A government report says the US approved $200mn in military sales from American companies to Bahrain in 2010, months before the pivotal Gulf Arab ally began a harsh crackdown on protesters.
The annual State Department report provides totals of authorised arms sale agreements between US defense companies and foreign governments.
The latest tally showed a $112mn rise in sales to Bahrain, home to the US Navy’s 5th Fleet, between the 2009 and 2010 budget years.
The US had cleared $88mn in military exports to Bahrain in 2009.
Much involved aircraft and military electronics, but the US also licensed $760,000 in exports of rifles, shotguns and assault weapons in 2010.
Since mid-February, the kingdom has confronted demonstrators with cordons of armed military and police firing live ammunition. At least 31 people have died and hundreds more have been injured in the clashes.
The possibility that American-built weapons might have been used against protesters has raised questions in the US Congress and led the department to review its defense trade relationships with several Middle East nations.
Some transactions are on hold and the review has broadened into a policy reassessment that could alter US defence trade oversight.
“While the impact on our defense relations and the defense trade is uncertain, changes in the region may lead to changes in policy and therefore changes in how we do business,” Andrew Shapiro, assistant secretary of state for political and military affairs, said last month.
The State Department’s Directorate of Defense Trade Controls approved more than $34bn in total exports from American defense companies to foreign governments in 2010. That compares with $40bn in 2009.
The total details only proposed sales, not actual shipments. It’s a reliable gauge of private sales of everything from bullets to missile systems, but doesn’t include direct defense shipments from the US to its allies.
Bahrain has been a reliable ally in the Gulf for decades, hosting the 5th Fleet and in recent years providing facilities and some forces for US actions in Iraq and Afghanistan.
The Obama administration has criticised the use of violence against dissenters by police and military units but has not exacted specific repercussions against Bahrain’s government.
A military attache at the Bahrain Embassy in Washington would not detail the country’s contracts with US defense companies and referred a reporter to the State Department.
Department officials would not discuss specifics of the military exports to Bahrain.
Among Bahrain’s recent military moves, the Congressional Research Service reported last March, were upgrading its small fleet of F-16 fighter jets and adding to its inventory of American-made helicopters.
A department official said that following recent clashes between Bahrain government forces and pro-democracy crowds, the US would review Bahrain’s use of security and military units against peaceful demonstrators and “will take into account any evidence of gross violations of human rights”.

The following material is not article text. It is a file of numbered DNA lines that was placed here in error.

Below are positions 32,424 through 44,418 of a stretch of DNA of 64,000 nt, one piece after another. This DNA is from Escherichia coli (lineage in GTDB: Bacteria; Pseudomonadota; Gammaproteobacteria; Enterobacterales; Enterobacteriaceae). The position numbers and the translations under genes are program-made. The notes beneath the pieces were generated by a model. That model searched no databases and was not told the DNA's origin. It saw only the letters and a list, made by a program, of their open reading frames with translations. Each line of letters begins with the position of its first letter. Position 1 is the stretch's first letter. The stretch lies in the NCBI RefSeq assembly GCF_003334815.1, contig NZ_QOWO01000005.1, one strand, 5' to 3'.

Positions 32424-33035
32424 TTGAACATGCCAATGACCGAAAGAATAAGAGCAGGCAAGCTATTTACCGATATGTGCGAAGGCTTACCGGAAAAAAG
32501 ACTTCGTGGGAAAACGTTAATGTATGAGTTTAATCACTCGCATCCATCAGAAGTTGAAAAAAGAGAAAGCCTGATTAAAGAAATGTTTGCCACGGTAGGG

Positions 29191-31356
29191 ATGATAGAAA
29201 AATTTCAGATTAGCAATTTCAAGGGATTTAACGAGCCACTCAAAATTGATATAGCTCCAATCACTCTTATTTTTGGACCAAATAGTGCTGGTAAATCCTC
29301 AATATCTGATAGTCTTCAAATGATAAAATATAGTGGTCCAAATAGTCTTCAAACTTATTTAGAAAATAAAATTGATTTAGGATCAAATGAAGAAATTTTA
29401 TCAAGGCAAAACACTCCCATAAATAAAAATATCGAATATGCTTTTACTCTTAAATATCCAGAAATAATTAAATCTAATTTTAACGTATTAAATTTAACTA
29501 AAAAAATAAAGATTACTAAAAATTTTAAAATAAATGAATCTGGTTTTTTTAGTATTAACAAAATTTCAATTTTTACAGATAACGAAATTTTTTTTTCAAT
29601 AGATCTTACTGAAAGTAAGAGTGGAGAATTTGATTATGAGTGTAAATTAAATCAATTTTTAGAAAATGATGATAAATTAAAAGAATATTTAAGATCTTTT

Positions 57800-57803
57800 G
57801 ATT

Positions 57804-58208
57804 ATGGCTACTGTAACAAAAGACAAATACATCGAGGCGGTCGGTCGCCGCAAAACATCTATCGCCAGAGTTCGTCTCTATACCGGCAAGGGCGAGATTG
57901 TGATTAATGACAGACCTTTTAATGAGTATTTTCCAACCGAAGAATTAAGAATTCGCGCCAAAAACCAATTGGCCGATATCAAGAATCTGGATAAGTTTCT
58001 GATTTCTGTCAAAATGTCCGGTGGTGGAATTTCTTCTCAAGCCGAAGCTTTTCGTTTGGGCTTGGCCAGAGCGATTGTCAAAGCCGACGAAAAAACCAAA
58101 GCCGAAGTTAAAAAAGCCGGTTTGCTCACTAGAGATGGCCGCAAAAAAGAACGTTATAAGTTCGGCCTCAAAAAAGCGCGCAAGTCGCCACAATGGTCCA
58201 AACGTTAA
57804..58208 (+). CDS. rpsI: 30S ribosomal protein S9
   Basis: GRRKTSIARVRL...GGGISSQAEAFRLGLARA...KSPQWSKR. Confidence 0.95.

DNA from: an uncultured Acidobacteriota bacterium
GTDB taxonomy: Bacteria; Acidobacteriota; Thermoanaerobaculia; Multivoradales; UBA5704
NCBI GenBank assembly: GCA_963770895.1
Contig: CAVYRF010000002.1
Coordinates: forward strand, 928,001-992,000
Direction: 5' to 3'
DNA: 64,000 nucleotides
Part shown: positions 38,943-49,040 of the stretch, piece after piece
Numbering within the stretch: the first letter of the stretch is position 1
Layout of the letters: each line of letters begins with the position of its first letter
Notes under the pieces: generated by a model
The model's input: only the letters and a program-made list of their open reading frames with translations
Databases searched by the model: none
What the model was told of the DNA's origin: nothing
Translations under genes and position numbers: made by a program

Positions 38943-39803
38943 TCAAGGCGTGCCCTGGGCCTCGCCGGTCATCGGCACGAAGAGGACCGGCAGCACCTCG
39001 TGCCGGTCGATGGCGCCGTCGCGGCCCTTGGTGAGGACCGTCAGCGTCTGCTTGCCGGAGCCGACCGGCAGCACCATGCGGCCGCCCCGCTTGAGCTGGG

Miguel Rodriguez, the assistant secretary of state, told Patrick Leahy, a Democrat senator for Vermont, in a letter that the administration would re-evaluate its procedures for reviewing American security assistance and “has specifically included Bahrain in this reassessment”.
Anthony Cordesman, national security analyst with the Center for Strategic and International Studies, a centrist think tank in Washington, said the $760,000 in small arms licensed to Bahrain by the US in 2010 was a pittance compared with what was sold in recent years to Middle Eastern countries by European defence companies.
Britain has suspended private contracts from British defense companies that previously exported armoured cars, tear gas and other crowd-control equipment to Bahrain and Saudi Arabia.
Saudi Arabia has sent in forces to quell the disturbances in Bahrain.
“Most of the equipment that Bahrain and other Mideast nations buy to deal with internal dissent is bought overseas because of US restraints on its own exports,” Cordesman said. “It’s a fruitless exercise to concentrate on American exports with all the amount of available small arms floating around the world.”
Jeff Abramson, deputy director of the Arms Control Association, countered that the “US needs to be responsible for its own actions first”.
He added that the political upheaval across the Middle East “has brought to light the problems of providing arms to repressive regimes. The hope is we’ll now begin to see a rethinking of the willingness to do that”.
The new report showed that licensed US defence sales to other Middle East and North African nations caught up in democracy protests remained mostly unchanged.
Approved exports to Egypt dipped slightly, from $101mn in 2009 to $91mn in 2010. The latest amount included agreements to sell $1mn worth of rifles, shotguns and assault weapons to the Egyptian government headed by Hosni Mubarak in the months before he was unseated after street battles between police and demonstrators.
The US also approved $17mn worth of military exports to Muammar Gaddafi’s government in Libya in 2010 before turning on him following his crackdown on opposition forces this February.
The proposed sale would have provided at least $6mn for upgrading Libyan armoured troop transports. But a full $77mn deal to upgrade the vehicles was killed when the Obama administration suspended all military aid to Gaddafi’s government in March.